World Heritage Sites in Iceland

Þingvellir (Thingvellir) National Park

(64.254 N 21.037 W)

The Althing, an open-air assembly, which represented the whole of Iceland was established in 930 and continued to meet until 1798. Located on an active volcanic site, the property includes Thingvellir National Park and the remains of the Althing itself.


(63.4 N 20.3 W) -- satellite image

This volcanic island approximately 32 km from the south coast of Iceland, is a new island formed by volcanic eruptions that took place from 1963 to 1967. Free from human interference, is has remained a pristine natural laboratory. Scientists studying the island have observed the arrival of seeds carried by ocean currents, the appearance of moulds, bacteria and fungi, followed in 1965 by the first vascular plant, of which there were 10 species by the end of the first decade. By 2004, they numbered 60 together with 75 bryophytes, 71 lichens and 24 fungi. Eighty-nine species of birds have been recorded on Surtsey, 57 of which breed elsewhere in Iceland. The 141 ha island is also home to 335 species of invertebrates.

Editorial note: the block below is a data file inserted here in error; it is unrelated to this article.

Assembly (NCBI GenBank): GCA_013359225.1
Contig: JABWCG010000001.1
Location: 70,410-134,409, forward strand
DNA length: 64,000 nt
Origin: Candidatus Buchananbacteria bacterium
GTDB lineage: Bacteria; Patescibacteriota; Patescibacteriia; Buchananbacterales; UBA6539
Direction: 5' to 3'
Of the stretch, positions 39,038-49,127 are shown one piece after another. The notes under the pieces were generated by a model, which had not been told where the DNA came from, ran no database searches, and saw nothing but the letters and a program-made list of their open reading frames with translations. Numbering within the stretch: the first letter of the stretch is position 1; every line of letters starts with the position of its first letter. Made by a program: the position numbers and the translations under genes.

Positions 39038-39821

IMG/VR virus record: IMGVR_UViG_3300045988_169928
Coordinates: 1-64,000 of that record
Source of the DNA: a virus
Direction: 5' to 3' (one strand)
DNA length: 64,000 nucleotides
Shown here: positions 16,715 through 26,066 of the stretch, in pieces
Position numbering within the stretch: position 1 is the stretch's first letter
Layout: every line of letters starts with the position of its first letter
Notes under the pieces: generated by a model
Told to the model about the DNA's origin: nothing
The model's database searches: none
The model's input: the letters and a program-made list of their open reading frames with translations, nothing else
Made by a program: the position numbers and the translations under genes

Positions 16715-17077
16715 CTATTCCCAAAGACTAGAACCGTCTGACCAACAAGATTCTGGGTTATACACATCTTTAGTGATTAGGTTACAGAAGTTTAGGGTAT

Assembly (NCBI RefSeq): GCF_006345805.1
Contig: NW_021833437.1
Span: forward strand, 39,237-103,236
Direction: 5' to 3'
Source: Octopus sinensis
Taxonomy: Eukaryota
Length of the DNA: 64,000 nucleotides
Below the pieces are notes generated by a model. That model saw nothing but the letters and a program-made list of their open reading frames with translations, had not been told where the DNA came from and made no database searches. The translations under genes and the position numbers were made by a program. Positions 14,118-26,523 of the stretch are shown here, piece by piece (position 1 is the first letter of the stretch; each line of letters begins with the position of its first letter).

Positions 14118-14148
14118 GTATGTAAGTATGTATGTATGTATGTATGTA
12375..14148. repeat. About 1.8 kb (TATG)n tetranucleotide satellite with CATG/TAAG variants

Vatnajokull National Park

(64.577 N 16.881 W)

This volcanic region covers nearly 14% of Iceland's territory, 1,400,000 ha. Volcanic areas are home to endemic groundwater fauna that has survived the Ice Age.

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Lynn Salmon <>{

Last updated: August 19, 2021